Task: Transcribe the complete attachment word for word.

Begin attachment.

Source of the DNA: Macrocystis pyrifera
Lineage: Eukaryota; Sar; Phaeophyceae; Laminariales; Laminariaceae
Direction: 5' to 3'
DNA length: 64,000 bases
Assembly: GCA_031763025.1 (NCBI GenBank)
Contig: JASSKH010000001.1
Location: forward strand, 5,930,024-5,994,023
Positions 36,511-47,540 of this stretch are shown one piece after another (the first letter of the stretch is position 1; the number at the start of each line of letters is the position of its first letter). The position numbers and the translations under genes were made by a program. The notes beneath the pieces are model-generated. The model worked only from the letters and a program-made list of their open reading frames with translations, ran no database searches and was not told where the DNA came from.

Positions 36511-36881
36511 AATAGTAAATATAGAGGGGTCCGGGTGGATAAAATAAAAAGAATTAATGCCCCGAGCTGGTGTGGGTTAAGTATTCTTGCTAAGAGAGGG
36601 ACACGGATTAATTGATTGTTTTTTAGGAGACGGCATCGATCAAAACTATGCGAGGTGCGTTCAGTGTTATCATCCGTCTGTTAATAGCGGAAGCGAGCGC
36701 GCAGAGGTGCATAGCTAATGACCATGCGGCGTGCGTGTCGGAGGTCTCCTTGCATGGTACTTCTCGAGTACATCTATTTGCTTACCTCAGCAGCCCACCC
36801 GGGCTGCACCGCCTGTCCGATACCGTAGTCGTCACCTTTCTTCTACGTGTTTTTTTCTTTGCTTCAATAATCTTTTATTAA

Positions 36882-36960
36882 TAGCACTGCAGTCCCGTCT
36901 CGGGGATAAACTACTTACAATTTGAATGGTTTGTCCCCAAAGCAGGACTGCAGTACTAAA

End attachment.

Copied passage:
Source of the DNA: Macrocystis pyrifera
Lineage: Eukaryota; Sar; Phaeophyceae; Laminariales; Laminariaceae
Direction: 5' to 3'
DNA length: 64,000 bases
Assembly: GCA_031763025.1 (NCBI GenBank)
Contig: JASSKH010000001.1
Location: forward strand, 5,930,024-5,994,023
Positions 36,511-47,540 of this stretch are shown one piece after another (the first letter of the stretch is position 1; the number at the start of each line of letters is the position of its first letter). The position numbers and the translations under genes were made by a program. The notes beneath the pieces are model-generated. The model worked only from the letters and a program-made list of their open reading frames with translations, ran no database searches and was not told where the DNA came from.

Positions 36511-36881
36511 AATAGTAAATATAGAGGGGTCCGGGTGGATAAAATAAAAAGAATTAATGCCCCGAGCTGGTGTGGGTTAAGTATTCTTGCTAAGAGAGGG
36601 ACACGGATTAATTGATTGTTTTTTAGGAGACGGCATCGATCAAAACTATGCGAGGTGCGTTCAGTGTTATCATCCGTCTGTTAATAGCGGAAGCGAGCGC
36701 GCAGAGGTGCATAGCTAATGACCATGCGGCGTGCGTGTCGGAGGTCTCCTTGCATGGTACTTCTCGAGTACATCTATTTGCTTACCTCAGCAGCCCACCC
36801 GGGCTGCACCGCCTGTCCGATACCGTAGTCGTCACCTTTCTTCTACGTGTTTTTTTCTTTGCTTCAATAATCTTTTATTAA

Positions 36882-36960
36882 TAGCACTGCAGTCCCGTCT
36901 CGGGGATAAACTACTTACAATTTGAATGGTTTGTCCCCAAAGCAGGACTGCAGTACTAAA